Sunday, August 07, 2016

Custom JUnit4 TestRunner with Guice

It's easy to write your own JUnit test-runner. A developer on the java-platform often writes code in the context of some framework or container platform (Spring, Play, java-EE, OSGi, Guice, whatever) that provides facilities for application bootstrap and dependency injection. When at some point she wants to write a JUnit test suite for some subset of code the developer is faced with the problem of how to recreate the application framework's runtime context within JUnit's runtime context - which assumes a simple no-argument constructor for test-harness classes.

Fortunately - JUnit provides a serviceable solution for augmenting the test suite runtime context in the form of test runners. A developer uses an annotation on his test class to indicate that the tests require a custom runner. For example - Spring provides its SpringJUnit4ClassRunner which allows a test developer to use Spring annotations in her test suties - like this:

@RunWith(SpringJUnit4ClassRunner.class)
class WhateverTest {

     @Service(name="whatever")
     Whatever service;

     @Test
     public void testSomething() {
         assertTrue( ... );
     }
     ...
}



The Littleware project includes a system that extends Guice with a simple module and bootstrap mechanism that I was able to integrate with JUnit with a simple LittleTestRunner that follows the same trick that Spring's test runner uses of simply extending JUnit's default BlockJUnit4ClassRunner - overriding the createTest method - easy cheesey:

package littleware.test;

import java.util.List;
import java.util.logging.Level;
import java.util.logging.Logger;
import littleware.bootstrap.LittleBootstrap;
import org.junit.runners.BlockJUnit4ClassRunner;
import org.junit.runners.model.InitializationError;

/**
 * JUnit4 test runner enabled with littleware.bootstrap Guice bootrap and
 * injection. Imitation of SpringJunit4TestRunner:
 *
 */
public class LittleTestRunner extends BlockJUnit4ClassRunner {
    private static final Logger log = Logger.getLogger(LittleTestRunner.class.getName());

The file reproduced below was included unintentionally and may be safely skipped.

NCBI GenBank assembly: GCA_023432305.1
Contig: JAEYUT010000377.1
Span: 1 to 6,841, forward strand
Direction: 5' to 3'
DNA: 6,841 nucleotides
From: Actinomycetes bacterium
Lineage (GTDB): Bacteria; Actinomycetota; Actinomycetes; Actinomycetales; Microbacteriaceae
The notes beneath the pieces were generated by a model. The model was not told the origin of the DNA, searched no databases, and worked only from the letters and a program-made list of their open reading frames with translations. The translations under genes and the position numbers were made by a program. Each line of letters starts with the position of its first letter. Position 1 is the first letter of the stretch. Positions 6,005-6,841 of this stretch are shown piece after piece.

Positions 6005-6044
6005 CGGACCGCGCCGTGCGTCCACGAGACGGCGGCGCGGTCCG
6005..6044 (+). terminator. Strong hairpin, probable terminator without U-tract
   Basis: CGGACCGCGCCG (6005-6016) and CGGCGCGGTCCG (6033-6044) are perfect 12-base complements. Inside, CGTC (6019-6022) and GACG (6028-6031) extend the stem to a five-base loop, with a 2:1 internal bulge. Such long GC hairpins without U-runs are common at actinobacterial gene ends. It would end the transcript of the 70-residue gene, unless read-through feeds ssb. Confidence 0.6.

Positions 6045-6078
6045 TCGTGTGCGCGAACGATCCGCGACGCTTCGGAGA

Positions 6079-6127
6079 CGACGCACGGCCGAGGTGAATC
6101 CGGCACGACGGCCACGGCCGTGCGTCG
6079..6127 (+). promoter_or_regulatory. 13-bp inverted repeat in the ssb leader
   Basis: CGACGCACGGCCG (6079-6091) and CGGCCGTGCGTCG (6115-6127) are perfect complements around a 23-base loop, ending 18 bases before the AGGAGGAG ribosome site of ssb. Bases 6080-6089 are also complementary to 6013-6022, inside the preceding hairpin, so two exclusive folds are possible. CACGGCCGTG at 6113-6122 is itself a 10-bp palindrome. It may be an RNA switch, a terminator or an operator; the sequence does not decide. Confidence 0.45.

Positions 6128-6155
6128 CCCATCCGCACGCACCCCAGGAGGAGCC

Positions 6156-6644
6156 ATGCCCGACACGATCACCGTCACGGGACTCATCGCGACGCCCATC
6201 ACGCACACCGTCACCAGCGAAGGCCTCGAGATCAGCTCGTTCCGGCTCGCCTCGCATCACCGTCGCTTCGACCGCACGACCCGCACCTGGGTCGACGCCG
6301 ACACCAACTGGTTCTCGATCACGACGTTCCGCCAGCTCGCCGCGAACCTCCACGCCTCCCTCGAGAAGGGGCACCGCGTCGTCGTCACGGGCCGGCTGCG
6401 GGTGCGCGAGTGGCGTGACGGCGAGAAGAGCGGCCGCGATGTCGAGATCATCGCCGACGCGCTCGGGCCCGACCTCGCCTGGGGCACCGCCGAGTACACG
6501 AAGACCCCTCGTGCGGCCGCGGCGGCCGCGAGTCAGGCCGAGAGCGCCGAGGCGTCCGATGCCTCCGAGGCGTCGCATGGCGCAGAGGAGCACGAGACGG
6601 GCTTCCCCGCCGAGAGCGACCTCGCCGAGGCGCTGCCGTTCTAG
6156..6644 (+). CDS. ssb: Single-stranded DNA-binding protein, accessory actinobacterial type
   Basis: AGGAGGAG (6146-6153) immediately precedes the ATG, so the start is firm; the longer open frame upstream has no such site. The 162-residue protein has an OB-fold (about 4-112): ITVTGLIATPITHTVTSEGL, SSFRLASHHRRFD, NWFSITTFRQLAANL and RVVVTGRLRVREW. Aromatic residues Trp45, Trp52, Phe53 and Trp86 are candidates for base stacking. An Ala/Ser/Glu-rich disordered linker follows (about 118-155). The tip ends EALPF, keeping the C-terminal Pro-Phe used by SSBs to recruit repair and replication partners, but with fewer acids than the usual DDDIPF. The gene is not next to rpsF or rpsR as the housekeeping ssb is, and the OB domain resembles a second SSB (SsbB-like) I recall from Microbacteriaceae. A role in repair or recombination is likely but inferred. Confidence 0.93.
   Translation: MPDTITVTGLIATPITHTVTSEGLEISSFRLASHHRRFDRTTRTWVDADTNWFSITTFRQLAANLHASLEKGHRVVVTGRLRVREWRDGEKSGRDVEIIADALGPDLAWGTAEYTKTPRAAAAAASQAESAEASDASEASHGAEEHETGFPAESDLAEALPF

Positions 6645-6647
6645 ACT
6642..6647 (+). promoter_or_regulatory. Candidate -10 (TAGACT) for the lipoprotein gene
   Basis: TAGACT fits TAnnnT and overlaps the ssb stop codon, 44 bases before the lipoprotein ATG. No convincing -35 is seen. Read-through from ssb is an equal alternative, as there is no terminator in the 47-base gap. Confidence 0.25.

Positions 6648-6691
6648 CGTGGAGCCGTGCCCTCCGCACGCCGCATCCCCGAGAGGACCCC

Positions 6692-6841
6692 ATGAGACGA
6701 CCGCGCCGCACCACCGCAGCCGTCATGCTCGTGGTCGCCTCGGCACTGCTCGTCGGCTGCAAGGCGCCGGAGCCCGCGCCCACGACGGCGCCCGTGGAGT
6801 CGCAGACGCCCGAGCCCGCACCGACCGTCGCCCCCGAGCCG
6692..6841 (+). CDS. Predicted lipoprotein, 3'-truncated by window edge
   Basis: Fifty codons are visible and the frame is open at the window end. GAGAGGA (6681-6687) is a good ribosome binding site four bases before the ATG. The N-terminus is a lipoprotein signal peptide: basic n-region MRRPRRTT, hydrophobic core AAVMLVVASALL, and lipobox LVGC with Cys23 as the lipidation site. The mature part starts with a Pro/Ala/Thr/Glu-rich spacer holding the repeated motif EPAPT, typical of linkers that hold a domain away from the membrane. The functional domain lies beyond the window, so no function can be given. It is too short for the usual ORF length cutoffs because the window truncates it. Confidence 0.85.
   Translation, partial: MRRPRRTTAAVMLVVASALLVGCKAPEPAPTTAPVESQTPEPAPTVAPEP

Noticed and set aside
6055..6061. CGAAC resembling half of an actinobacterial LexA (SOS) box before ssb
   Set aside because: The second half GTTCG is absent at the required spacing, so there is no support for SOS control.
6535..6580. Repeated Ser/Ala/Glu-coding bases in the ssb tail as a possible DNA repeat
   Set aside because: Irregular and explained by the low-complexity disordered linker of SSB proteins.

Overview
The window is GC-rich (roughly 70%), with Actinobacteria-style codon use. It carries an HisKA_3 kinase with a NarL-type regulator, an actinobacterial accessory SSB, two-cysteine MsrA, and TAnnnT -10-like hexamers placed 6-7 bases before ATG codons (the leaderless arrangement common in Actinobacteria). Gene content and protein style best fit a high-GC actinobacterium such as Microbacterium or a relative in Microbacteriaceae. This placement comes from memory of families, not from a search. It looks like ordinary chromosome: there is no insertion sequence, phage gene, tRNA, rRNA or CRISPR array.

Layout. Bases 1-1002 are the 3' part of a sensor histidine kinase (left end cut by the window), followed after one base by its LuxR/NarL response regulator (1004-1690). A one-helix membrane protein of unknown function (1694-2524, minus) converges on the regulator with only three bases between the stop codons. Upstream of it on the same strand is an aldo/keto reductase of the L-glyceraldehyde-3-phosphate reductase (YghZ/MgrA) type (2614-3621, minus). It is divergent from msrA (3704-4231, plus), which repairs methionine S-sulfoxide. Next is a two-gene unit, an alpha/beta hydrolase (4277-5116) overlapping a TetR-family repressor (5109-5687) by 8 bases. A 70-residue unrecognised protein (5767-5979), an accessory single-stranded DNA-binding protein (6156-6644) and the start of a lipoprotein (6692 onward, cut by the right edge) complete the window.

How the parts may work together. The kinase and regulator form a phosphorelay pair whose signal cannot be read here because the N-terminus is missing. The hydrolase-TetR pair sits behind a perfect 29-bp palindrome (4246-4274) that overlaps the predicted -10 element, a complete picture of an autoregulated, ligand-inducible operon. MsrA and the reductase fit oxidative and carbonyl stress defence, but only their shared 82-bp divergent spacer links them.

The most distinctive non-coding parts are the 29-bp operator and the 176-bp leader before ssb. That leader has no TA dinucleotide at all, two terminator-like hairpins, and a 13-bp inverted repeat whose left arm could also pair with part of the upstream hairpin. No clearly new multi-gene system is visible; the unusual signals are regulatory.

/**
     * Disable BlockJUnit4ClassRunner test-class constructor rules
     */
    @Override
    protected void validateConstructor( List<Throwable> errors ) {}
    
    /**
     * Construct a new {@code LittleTestRunner} and initialize a
     * {@link LittleBootstrap} to provide littleware testing functionality to
     * standard JUnit tests.
     *
     * @param clazz the test class to be run
     * @see #createTestContextManager(Class)
     */
    public LittleTestRunner(Class<?> clazz) throws InitializationError {
        super(clazz);
        if (log.isLoggable(Level.FINE)) {
            log.log(Level.FINE, "constructor called with [{0}]", clazz);
        }
    }

    /**
     * This is where littleware hooks in
     * 
     * @return an instance of getClass constructed via the littleware managed Guice injector
     */
    @Override
    protected Object createTest() {
        try {
            return LittleBootstrap.factory.lookup(this.getTestClass().getJavaClass());
        } catch ( RuntimeException ex ) {
            log.log( Level.SEVERE, "Test class construction failed", ex );
            throw ex;
        }
    }
}

Now I can write tests in Guice's "inject dependencies into the constructor" style - like this:


/**
 * Just run UUIDFactory implementations through a simple test
 */
@RunWith(LittleTestRunner.class)
public class UUIDFactoryTester {

    private final Provider<UUID> uuidFactory;

    /**
     * Constructor stashes UUIDFactory to run test
     * against
     */
    @Inject()
    public UUIDFactoryTester(Provider<UUID> uuidFactory) {
        this.uuidFactory = uuidFactory;
    }

    /**
     * Just get a couple UUID's, then go back and forth to the string
     * representation
     */
    @Test
    public void testUUIDFactory() {

       //...
    }
}

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